keeping the faith (extended version)

somehow, word press is not emailing me the comments people make on my blog,
so, today, when I looked at my blog and found the comment by neo which
asked me to share some specifics, I wondered how much more specific I
could get.
then, I realized that my post was cut.
I don’t know if my email client did it or what, but here is the rest
of the post.
(and I’ll double check to make sure that it posted correctly. if it
doesn’t, I might have to have an “really extended version” — smile).
… each family has their own picture of what “interfaith family”
should look like). I
do wish that DH would analyze himself and write responses — or blogs
— about our journey, as well. I think that it would give readers a
rounded prospective. I don’t want to sound like I am complaining, but,
I think in this post, I am! — Sorry!
DH doesn’t like to think — much less write
about such issues. So, … .. … I’m all you’ve got! Hopefully I can
be unbiased enough to present some of DH’s valid points.
Objectively speaking, I think about and seem to “care” about being
“interfaith” much more than DH does. He just wants to “be” without
labels, etc. Maybe some of my desire to analyze and discuss
“interfaith” comes from a desire to “belong” somewhere or to some idea
which others also share. so, while I am relishing the label, he is
shrinking from it. Maybe he just wants to avoid the entire sometimes
messy issue. It is just too overwhelming, sometimes for him and he
would rather stay in the world of electronics and economics. all
that said, (Trying to be objective), I also find that he is a bit less
compromising than I am. OK, as tempting as it might be, I am not
going to drag out all of the compromises I have made and list them so
you have sympathy for my plight. (smile) And, I am not going to list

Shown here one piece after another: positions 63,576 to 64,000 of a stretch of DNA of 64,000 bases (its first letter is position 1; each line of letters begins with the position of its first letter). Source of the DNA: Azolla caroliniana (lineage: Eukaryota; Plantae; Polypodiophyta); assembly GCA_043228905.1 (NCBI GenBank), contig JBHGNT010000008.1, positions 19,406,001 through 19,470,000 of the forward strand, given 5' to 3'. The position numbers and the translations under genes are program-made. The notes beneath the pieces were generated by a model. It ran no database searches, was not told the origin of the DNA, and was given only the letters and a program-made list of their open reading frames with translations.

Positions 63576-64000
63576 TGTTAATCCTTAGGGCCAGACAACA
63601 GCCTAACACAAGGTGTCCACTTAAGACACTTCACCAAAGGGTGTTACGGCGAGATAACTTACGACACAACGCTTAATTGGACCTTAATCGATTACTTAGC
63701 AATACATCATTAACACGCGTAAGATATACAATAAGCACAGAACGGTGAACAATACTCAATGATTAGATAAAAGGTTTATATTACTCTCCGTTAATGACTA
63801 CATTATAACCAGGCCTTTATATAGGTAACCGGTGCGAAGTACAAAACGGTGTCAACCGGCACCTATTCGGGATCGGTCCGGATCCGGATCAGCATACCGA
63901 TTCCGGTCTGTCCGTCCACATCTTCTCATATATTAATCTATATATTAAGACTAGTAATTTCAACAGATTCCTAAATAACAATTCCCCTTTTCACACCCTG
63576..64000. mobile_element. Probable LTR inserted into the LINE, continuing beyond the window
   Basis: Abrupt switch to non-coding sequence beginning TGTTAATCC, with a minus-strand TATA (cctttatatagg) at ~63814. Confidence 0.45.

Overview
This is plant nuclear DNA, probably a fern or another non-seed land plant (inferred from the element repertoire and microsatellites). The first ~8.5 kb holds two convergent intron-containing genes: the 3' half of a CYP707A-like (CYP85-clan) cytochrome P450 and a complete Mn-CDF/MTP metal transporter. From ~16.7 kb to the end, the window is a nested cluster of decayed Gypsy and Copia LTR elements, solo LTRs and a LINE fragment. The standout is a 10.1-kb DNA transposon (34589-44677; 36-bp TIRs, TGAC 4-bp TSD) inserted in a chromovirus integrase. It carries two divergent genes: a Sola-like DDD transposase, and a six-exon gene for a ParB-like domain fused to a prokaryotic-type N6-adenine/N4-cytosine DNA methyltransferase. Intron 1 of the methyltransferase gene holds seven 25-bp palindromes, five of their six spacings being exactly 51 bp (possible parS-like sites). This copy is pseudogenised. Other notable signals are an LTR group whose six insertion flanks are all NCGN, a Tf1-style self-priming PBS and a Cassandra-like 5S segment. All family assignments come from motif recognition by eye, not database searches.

his so that we can see which list (his or mine) is longer — Can I
just say “mine” and be done with it? (smile). But, I am going to say
that when talking about our newborn baby, It does seem that I am
compromising a bit more than he is when it comes to “faith.”
Let me explain.
Our son’s name is a combination between The Quran and the bible.
Notice that I am not calling it an “Islamic” first name and “Christian
” middle name. After some thought, I agree with a friend who has
pointed out that any name can be christian or Muslim, because it is
not the name, but the character. So, Jane and Kyle can be perfectly
wonderful Muslim names and Ali and Aisha can be perfectly christian.
… … anyway, the first name can be found in the Quran and is a
respected name held by many Muslims. It means “Call to prayer,” in
Islam. I actually like the sound of the name very much. I thought that
we should find a name that is pretty popular in Pakistan, but maybe
not so much here. It took us a while to find a name and agree.But,
finally, we have. The middle name is the Angel that told Mary about
her impending pregnancy and the birth of Jesus. Of course, this angel
is also in the Quran, but we took the spelling that the bible offered.
Yet, when DH is asked: “what is his name,” DH rarely speaks the middle
name. he thinks middle names are stupid. I like the middle name and
say: “His full name is _____ _______.” I am not sure if DH just
doesn’t like middle names — or doesn’t want to admit to anyone (esp
his friends) that his son has a name that is found in the bible — and
worse yet, is also known and maybe used by Jewish people, as well.
(those views and discussions are for another post). DH was afraid that
my family would use the baby’s middle name and not first. In fact, my
family did threaten to do this. But, I told my family that our son
would/will not answer to anything but his first name. So, I felt that
I supported this choice — the least he could do is to support the
middle name!
Yet, when our son was born, DH spoke the prayer in his ear, we agreed
to circumcize (against my desire) and I agreed to have his head
shaved. We have already discussed the significance of this head
shaving, Remember??? but, lest anyone be new to reading this blog,
it is highly recommended in Islam. some schools “recommend” and others
“mandate,” but the least of a “recommendation” is good enough to
follow. DH feels strongly about these issues.
While I agreed that we would circumcize (Islam mandates it for
cleanliness purposes, but Christianity says that there is no need), I
wanted to do it on the 8th day. No, I am not Jewish. No, there would
be no Bris. But, medical studies have proven that pain indorfins(did I
spell that correctly) and Vitamin K (which helps clot the blood) are
at very high levels on the 8th day — moreso than any other day. The